The United Nations refugee agency’s family visits exchange programme in Western Sahara – which allows some refugees to see their relatives for the first time in almost three decades – enters its second phase next week when it begins transferring people to and from the city of Dakhla.
A spokesman for the UN High Commissioner for Refugees (UNHCR), Ron Redmond, told reporters today in Geneva that flights carrying Saharans will operate between Dakhla in the Territory and the Algerian town of Tindouf for about four weeks starting next Friday.
Since early last month, the UN Mission for the Referendum in Western Sahara (MINURSO) has been operating flights so that refugees who have lived near Tindouf for years because of the conflict in the Territory can see their relatives, and vice versa, for five-day periods.
“The operation has been going extremely well,” Mr. Redmond said. “People are overjoyed at finally getting a chance to see their relatives, sometimes after a separation of nearly 30 years.”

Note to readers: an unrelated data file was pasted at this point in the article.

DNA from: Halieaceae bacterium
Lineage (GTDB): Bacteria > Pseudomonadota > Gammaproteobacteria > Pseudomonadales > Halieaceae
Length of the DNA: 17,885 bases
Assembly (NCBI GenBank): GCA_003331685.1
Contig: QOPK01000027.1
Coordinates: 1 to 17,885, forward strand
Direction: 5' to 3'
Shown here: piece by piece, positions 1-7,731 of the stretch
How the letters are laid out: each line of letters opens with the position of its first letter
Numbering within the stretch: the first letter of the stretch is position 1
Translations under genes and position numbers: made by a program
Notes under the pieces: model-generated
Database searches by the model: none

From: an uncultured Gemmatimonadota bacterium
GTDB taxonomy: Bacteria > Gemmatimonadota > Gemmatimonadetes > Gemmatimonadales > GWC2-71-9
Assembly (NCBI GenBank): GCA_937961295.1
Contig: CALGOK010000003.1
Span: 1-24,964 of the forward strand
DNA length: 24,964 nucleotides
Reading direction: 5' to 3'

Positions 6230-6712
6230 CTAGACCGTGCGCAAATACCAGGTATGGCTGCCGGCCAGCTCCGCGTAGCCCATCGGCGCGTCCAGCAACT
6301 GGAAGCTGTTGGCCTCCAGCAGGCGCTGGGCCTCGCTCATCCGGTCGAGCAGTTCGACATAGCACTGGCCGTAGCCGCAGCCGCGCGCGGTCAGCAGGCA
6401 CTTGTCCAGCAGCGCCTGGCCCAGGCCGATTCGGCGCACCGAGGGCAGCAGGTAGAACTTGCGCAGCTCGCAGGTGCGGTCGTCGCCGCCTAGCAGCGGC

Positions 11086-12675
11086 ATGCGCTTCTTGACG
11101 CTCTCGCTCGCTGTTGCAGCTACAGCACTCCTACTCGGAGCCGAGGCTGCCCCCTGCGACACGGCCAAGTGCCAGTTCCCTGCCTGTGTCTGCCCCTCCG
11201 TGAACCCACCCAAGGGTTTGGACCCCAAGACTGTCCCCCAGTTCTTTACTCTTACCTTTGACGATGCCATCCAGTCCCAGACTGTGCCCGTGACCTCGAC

The UNHCR has registered more than 8,500 Saharans who want to take part, with priority being given to the elderly and the sick.
So far the programme has been restricted to flights between Tindouf, where thousands of Saharan refugees live in five nearby camps, and the city of Laayoune in the Territory. Today another round of flights carried more than 50 people between those two areas.
Mr. Redmond said that after the Dakhla phase, flights will shift to Smara and Boujdour before returning to Laayoune.
The programme is designed to promote face-to-face contact between people who have been separated since the outbreak of war after Spain withdrew from the Territory in the mid-1970s.
Since then, Morocco and the Frente POLISARIO (Popular Front for the Liberation of Saguia el-Hamra and Rio de Oro) have been in conflict over Western Sahara’s future status. MINURSO has been in place since April 1991 to try to resolve the dispute.